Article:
New media don’t destroy old ones. They cause the old ones to change. Case in Point: the advent of television was supposed to run radio right off the airwaves. All the pundits said so. Radio had been our constant companion, keeping us company, educating and informing us and telling us stories endless stories.


Radio didn’t die when television took over as our main source of news and information, our national storyteller and our talking night light. It changed from broadcasting to narrowcasting with focused formats like easy listening, oldies, hard rock, soft rock, all talk and all news.


We call various personalities for financial and love advice and medical advice. We go to Art for UFO and alien invasion updates and to Rush for a big swig of conservative philosophy and media bashing. Radio has survived and thrived by learning to serve different needs.

3. You wont become a Net Junkie:


Heroin is addictive, Nicotine is addictive, Caffeine is addictive, Alcohol is addictive, at least for people who are genetically susceptible to alcoholism. The net is not addictive. There’s no such thing as “net addiction”. It may absorb way too much of your time, especially at first. For some it may supplement and perhaps even replace face to face human contact, as “virtual relationships” become a fact of modern life.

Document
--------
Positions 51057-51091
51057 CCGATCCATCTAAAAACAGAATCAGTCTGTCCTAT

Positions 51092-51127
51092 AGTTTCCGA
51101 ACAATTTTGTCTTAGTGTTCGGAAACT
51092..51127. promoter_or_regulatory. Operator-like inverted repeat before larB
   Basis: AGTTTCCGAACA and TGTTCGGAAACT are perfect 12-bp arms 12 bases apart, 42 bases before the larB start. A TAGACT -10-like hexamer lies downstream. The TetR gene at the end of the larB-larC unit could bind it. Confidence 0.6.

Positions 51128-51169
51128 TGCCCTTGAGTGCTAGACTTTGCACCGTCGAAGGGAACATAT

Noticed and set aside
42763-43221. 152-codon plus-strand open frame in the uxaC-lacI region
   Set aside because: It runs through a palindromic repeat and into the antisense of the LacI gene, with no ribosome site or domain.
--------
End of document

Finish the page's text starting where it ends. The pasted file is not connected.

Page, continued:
For some it has no doubt become a way to escape real life or a means of manifesting inherent compulsivity. But so far as we know, it doesn’t alter brain chemistry or increase the number of neuro receivers. Net withdrawal to the extent that it exists is psychological and not physical. And the compulsive and evasive will always find means of escape, perhaps playing solitaire till dawn with a deck of 51 as the old Statler Brothers Classic puts it.


4. Information is not wisdom:

It’s not even knowledge, its just information. YOU ARE THE QUALITY CONTROL. The net is disorderly at best and total chaos for the beginner. It’s awfully hard to find your way. The computer gives you access to just about everything, but it doesn’t synthesize and sift. If you haven’t been trained to abstract, synthesize and summarize, this can be an enormous and time consuming challenge. And finally you must distinguish the wheat fro the chaff, useful information from nonsense, true facts from downright fabrication.


Five ways to verify information on the net:

1. Check the date:

People always check the “best if purchased before” date on the carton of milk before putting it into their cart. Information has a shelf life and can spoil too. Check to see when the site was last updated.